Maps purport to be objective. “Here,” they claim, “is the mountain. Here is the lake.” This alleged objectivity is as beguiling as it is false. You’re pretty much hosed just for trying to represent a three-dimensional surface in two dimensions, and then there are all the other choices. What to include? What to leave off? Birches? Beaches? Bird Habitats? Bars? Bingo Halls? Bulldozer Repair Centers? Bastards?

Of course, the details you include depend on the map’s purpose – you need one map to invade Belgium, another if you’re just there to enjoy the beer – and our purposes are dizzyingly varied. There are plenty of maps of Nevada, but they don’t all show the missile silos. For just a taste of the baffling range, check out Frank Jacobs’s blog on strange and wonderful maps. (I’m particularly fond on the post on zombie maps).

But then, even if you know what the hell you want out of your map, the land and the things on it are constantly changing. The road we live on is delightful in summer, but vaguely suicidal in mud season. I have a map of Mongolia that marks the “major highways” in red. They look, from the map, like eight-lane interstates. I have been on them. They are dirt tracks, and they move every year, because today’s dirt track is next year’s stream. Those confident red lines are impressionistic, at best.

So, a) What good are maps, and b) What in the hell does all of this have to do with fantasy?

Well, I just saw the map to my novel, The Emperor’s Blades, a gorgeous piece of work by Isaac Stewart, and I pretty much fell off my chair. This is it, right here.

The Annurian Empire and Beyond

The Annurian Empire and Beyond


Even better, you can read a really cool account of how he made it, an account that reminded me just why I love these creations.

It’s because maps are fantasy.

They are a second world that we invent to lay over our own world, a hope, a fear, a fiction, an approximation, always a distortion, but at their best, a revealing distortion, one that shows us important truths through the deliberate twisting of reality. And, like any fantasy, they are stories, stories of the land they purport to represent, of the people who live on and use that land, and even of the map-maker herself, the one who decides to put in the beavers but leave out the diners. Finally, they are an invitation. The error and bias ineluctably woven into them whispers to us to go out – into the woods or the city, onto the ocean or below it – to check, to see for ourselves.

And by the way – I still haven’t found that fucking birch tree.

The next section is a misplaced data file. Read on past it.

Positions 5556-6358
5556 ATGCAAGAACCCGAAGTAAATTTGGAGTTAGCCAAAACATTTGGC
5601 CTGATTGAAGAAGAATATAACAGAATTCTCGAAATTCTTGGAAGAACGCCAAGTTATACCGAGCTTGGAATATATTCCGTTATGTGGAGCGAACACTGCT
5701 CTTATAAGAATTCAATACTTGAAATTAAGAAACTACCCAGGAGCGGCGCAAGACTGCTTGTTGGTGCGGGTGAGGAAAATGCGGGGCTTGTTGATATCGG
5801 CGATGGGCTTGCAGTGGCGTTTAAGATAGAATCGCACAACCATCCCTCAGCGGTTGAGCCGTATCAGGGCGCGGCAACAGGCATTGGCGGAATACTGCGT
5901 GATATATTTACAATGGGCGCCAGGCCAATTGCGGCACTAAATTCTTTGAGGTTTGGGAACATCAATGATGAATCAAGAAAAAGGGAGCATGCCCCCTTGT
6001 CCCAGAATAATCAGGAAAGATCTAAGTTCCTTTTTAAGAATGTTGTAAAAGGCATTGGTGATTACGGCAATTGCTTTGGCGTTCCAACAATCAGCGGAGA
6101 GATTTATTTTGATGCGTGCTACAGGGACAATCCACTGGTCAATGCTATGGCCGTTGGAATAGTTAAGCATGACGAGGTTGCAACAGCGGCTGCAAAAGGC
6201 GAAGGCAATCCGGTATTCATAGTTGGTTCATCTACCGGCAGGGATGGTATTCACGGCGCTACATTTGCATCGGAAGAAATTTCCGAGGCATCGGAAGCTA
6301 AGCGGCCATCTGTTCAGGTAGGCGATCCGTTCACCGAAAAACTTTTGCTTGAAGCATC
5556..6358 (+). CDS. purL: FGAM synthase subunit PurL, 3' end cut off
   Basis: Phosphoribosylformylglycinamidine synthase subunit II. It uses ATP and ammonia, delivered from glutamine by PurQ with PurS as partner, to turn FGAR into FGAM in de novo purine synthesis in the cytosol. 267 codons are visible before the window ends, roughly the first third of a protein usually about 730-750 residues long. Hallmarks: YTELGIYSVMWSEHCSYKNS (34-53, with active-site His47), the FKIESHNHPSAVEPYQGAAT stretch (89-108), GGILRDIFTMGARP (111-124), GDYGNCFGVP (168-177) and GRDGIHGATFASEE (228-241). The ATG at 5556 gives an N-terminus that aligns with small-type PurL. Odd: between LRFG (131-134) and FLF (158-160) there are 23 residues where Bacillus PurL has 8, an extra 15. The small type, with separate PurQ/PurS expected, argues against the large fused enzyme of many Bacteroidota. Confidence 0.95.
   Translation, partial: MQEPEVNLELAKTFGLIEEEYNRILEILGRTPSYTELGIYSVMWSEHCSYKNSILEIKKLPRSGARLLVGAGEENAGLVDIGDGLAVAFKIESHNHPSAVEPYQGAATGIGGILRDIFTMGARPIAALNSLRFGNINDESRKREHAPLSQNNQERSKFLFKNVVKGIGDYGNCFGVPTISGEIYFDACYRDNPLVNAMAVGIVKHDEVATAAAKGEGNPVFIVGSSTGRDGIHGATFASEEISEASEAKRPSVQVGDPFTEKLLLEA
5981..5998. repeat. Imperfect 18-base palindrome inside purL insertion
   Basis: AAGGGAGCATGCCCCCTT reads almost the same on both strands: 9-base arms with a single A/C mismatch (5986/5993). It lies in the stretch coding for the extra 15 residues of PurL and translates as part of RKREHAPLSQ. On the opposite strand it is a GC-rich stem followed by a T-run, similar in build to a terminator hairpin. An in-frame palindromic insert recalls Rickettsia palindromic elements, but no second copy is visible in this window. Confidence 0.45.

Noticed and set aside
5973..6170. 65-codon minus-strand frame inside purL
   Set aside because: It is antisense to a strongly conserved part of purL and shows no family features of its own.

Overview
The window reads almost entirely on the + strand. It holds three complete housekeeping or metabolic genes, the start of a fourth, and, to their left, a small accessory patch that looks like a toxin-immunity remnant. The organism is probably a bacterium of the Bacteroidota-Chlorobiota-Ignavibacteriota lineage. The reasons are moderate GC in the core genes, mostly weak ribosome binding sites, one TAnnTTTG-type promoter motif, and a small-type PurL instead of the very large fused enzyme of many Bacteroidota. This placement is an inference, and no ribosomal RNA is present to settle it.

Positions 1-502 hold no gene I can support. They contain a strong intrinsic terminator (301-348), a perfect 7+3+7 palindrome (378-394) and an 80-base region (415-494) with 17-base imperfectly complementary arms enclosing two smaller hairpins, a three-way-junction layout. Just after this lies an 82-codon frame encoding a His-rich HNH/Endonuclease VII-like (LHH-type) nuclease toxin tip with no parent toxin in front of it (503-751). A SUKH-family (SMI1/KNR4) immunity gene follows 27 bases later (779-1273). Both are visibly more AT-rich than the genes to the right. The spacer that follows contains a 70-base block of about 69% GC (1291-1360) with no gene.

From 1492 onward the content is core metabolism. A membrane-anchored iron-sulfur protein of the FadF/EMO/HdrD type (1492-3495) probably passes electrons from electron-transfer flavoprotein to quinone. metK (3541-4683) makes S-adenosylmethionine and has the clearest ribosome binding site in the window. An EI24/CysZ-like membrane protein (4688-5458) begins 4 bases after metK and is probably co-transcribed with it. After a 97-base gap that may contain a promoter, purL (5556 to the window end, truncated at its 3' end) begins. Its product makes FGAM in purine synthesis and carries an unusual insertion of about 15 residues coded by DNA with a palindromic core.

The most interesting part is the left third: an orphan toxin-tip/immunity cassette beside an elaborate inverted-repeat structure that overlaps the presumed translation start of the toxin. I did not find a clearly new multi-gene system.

The Lounging and the Bon-bons

Followers of this blog will have noticed that I haven’t posted recently. I can hear you all muttering, “He’s lounging in the November Vermont sun eating bon-bons.” Well, I am. But I’ve also been writing articles about fantasy — they’ve just been ending up in other places. For those of you who are curious, here’s a recap:

The Problem with Prophecy: On the role of prophecy and the troubles it presents. Ruminations on the irritating oracle at Delphi, the book of Revelation, and the Bhagavad-Gita. Also, a raging discussion in the comments section.

Depicting the Divine in Epic Fantasy: Gods are all over the place in fantasy, but it’s tricky to do them well. I take a look at a few different approaches here, with discussion of ass trumpets and brain eaters along the way.

Asymmetrical Ass-Kicking: On real life heroism and what it can teach us about the writing of fantasy. If you don’t know the name Miyamoto Musashi, you don’t know about one of the most bad-ass real-life people ever to wield a sword (or two). Myke Cole was generous enough to post this over on his blog, which is filled with great content. If you head over there, it’s well worth spending some time looking around.

Finally and most exciting, the first seven chapters of The Emperor’s Blades are now up for your reading pleasure. You can check them out on tor.com, here. Feel free to let me know what you think, either on this blog, or in the comments below the chapters themselves. If you like what you find, please consider pre-ordering the book here. It’s cheaper than waiting for the publication date, and it helps me out a lot!

As always, thanks so much for reading, chatting, and generally loving fantasy. Now, back to my bon-bons.